grounding electrode system. Where none of these electrodes are
available, one or more of the electrodes specified in 250.52(A)(4)
through (A)(7) shall be installed and used. Copyright 2002 National
Fire Protection Association.
In short every building
1) needs a grounding electrode system if it is supplied with more than a
2)The building disconnecting means gets bonded to the grounding
Tom, I agree that each building needs to be connected to the grounding
electrode system. However my interpretation is that the grounding electrode
system originates at the main service entrance and can be extended to
secondary buildings along with the power. Therefore a ground rod at each
secondary building is not necessary as long as the building components
(Metal piping, steel, subpanel, etc.) are bonded to the grounding electrode
system that originates from the main service.
I seem to recall an article from a few years ago in one of the trade
magazines that discussed this issue of multiple grounding along a
distribution system. I think one of the problems is that it is possible
that the ground rod in a secondary building could have less resistance than
the primary ground rod (Or water pipe). Since electricity follows the path
of least resistance it is possible that the loss of a neutral could have
current travel away from the main service to a secondary building's ground
rod. Anyway, my memory isn't that great. I could be mistaken.
We can talk what ifs until the cows come home. The requirement in the
US NEC is plain. If the building is supplied by a feeder rather than by
a branch circuit it must have a grounding electrode system and the
building disconnecting means must be bonded to it. It makes no
difference whether there is or is not an Equipment Grounding conductor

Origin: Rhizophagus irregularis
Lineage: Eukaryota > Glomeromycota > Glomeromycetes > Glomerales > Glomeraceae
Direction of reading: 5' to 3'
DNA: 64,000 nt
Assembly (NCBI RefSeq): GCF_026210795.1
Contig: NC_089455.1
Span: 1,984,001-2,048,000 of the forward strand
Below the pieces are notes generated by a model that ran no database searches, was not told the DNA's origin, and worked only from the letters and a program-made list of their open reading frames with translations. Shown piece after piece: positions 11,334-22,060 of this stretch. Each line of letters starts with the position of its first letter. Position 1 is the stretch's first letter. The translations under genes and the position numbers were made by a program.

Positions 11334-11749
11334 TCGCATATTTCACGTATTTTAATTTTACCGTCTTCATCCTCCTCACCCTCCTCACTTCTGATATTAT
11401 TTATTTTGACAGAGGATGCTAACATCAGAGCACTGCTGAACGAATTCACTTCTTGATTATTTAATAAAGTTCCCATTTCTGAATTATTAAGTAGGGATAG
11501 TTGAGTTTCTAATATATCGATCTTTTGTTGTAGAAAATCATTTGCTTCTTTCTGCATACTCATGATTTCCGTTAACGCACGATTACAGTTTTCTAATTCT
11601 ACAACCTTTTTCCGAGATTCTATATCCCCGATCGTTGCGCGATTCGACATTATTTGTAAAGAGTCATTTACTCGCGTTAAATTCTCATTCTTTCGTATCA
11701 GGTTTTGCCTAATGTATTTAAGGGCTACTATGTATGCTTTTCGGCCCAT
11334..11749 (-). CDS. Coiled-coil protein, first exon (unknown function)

run with the feeder a grounding electrode system is still required at
each building. Which conductor of the feeder gets bonded to the
Grounding Electrode System at each building is dependent on whether
there is an EGC in the feeder. Either way you must bond the building
disconnecting means to a grounding electrode at the building that the
building disconnecting means serves. The US NEC does not allow any
other course of action.
Any circuit that starts at one Over Current Protective Device (OCPD) and
supplies other OCPDs is by definition a feeder vis.
ARTICLE 100 Definitions...
Feeder. All circuit conductors between the service equipment, the source
of a separately derived system, or other power supply source and the
final branch-circuit overcurrent device...
Since the "final branch-circuit overcurrent device" are the circuit
breakers that protect the branch circuits which are located in the panel
in the garage the circuit that supplies that panel is a feeder. The
exception in the NEC is meant to exempt small sheds or out buildings
that are literally supplied by a branch circuit. To be a branch circuit
the last OCPD has to be at it's source.
Branch Circuit. The circuit conductors between the final overcurrent
device protecting the circuit and the outlet(s).
That exception that exempts buildings supplied by a branch circuit from
the requirement for a grounding electrode system has a companion
exception that exempts such buildings on residential property from
having a building disconnecting means that is listed as "Suitable for
Use as Service Equipment" The exception says
225.36 Suitable for Service Equipment.
The disconnecting means specified in 225.31 shall be suitable for use as
Exception: For garages and outbuildings on residential property, a snap
switch or a set of 3-way or 4-way snap switches shall be permitted as
the disconnecting means.
When taken together the requirements for buildings that are supplied
from a service that is located in another building come down to all
buildings must have a disconnecting means. All buildings supplied by a
feeder or service must have a grounding electrode system. The
disconnecting means must be bonded to the grounding electrode system by
a properly sized Grounding Electrode Conductor.
I am not being so insistent in order to be argumentative but rather
because I don't want neophyte DIYs to follow unclear or misguided advice
and come to harm.
I think that we have confused everyone who is following this thread enough
so I will end it here. I will be attending a grounding and bonding class in
a few weeks as part of my continuing education requirements. I will
certainly be bringing this issue up in that class.
Out of curiosity a question for everyone: Is the original poster required
by 2002 NEC standards to install a ground rod at his subpanel location?
YES or NO, no more discussion PLEASE! :-)